- Premiums - an extra amount because of disabilities, caring responsibilities, etc
Help with council tax
To work out whether you're eligible for council tax support, we'll look at:
- How much council tax you have to pay
- Your income and savings
- A comparison of your income and savings against your applicable amount
Help with rent
To work out whether you're eligible for housing benefit, we'll look at:
- How much rent you have to pay
- Your eligible rent (if you're assessed under the old housing benefit rules)
- Your local housing allowance rate (if you're assessed under the local housing allowance rules)
- The amount of bedrooms you need, and have in your property (if you live in social sector housing)
- Your income and savings
- A comparison of your income and savings against your applicable amount
If any non-dependants live with you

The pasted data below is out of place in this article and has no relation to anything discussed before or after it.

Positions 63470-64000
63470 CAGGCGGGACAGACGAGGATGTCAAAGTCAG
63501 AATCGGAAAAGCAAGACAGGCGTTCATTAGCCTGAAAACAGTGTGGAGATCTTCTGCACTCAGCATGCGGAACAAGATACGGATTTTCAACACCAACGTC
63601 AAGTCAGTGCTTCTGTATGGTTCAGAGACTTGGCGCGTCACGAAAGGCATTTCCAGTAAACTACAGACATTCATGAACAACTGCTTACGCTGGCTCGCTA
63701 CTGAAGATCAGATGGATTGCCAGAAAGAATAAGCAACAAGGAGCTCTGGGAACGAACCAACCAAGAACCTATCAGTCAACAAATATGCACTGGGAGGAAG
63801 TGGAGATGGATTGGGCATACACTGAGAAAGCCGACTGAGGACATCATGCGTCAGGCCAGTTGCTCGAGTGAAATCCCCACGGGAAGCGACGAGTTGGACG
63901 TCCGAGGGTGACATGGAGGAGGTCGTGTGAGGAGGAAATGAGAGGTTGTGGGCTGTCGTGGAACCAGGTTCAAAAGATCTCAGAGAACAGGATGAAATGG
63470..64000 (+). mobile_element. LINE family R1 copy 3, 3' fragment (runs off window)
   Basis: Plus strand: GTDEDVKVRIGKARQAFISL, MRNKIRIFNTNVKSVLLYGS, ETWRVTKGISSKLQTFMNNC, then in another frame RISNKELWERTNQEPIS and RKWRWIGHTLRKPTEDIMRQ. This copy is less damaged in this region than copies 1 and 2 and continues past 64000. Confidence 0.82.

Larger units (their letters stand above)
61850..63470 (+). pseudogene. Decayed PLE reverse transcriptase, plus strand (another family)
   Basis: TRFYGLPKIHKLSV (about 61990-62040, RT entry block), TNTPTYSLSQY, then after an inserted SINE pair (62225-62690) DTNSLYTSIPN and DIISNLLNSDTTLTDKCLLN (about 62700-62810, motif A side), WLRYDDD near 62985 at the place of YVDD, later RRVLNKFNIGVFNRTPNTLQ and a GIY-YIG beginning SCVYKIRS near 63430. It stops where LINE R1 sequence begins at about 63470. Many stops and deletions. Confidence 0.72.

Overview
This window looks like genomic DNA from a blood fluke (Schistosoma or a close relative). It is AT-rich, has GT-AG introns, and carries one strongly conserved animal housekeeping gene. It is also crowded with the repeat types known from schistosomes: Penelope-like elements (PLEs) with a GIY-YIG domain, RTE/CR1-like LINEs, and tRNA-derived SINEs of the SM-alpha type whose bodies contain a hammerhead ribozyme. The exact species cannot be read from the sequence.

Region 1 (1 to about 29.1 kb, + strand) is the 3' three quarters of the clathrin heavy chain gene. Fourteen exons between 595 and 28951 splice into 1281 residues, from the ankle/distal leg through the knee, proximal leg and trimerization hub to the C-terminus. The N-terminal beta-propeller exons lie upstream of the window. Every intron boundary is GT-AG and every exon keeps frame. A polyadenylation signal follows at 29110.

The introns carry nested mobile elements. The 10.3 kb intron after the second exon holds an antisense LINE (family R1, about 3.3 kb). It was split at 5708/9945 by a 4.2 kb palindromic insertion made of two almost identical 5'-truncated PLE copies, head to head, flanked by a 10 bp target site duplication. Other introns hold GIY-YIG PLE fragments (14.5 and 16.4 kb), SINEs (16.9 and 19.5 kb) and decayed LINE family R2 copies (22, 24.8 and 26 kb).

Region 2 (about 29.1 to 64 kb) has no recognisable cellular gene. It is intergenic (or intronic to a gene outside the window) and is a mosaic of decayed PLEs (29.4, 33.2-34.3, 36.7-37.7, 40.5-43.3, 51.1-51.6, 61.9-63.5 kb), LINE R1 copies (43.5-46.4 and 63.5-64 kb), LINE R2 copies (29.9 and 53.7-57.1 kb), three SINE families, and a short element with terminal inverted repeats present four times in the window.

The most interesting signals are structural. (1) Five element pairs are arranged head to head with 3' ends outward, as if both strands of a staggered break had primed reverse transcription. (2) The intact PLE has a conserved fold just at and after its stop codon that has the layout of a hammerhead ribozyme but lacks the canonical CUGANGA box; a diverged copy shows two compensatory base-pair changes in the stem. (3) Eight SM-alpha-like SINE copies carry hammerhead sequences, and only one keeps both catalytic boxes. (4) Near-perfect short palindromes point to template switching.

A non-dependant is someone aged 18 years or over who lives with you. For example:
- An adult son or daughter
- An elderly relative
For most non-dependants living in your home, we may reduce your housing benefit and council tax support by a certain amount depending on their income and circumstances. This is known as a 'non-dependant deduction'.
What could affect my benefit payments?
There are a number of factors that impact on benefit provision, so it's important that you familiarise yourself with this information.
Use the links below to find out more about what could affect your benefits:
Where can I get help with debt and budgeting?
The Citizens Advice Bureaux have some really useful information at adviceguide.org.uk
You could also try the Money Advice Service for helpful information and tips.
Stepchange is a helpful website for more useful information on how to tackle debt.
What's universal credit and where can I find out more about it?
Universal credit is a new benefit being brought in by the Department for Work & Pensions which will eventually take the place of the income based (means tested) parts of jobseeker’s allowance and employment and support allowance. It will replace income support, housing benefit and the child and working tax credits.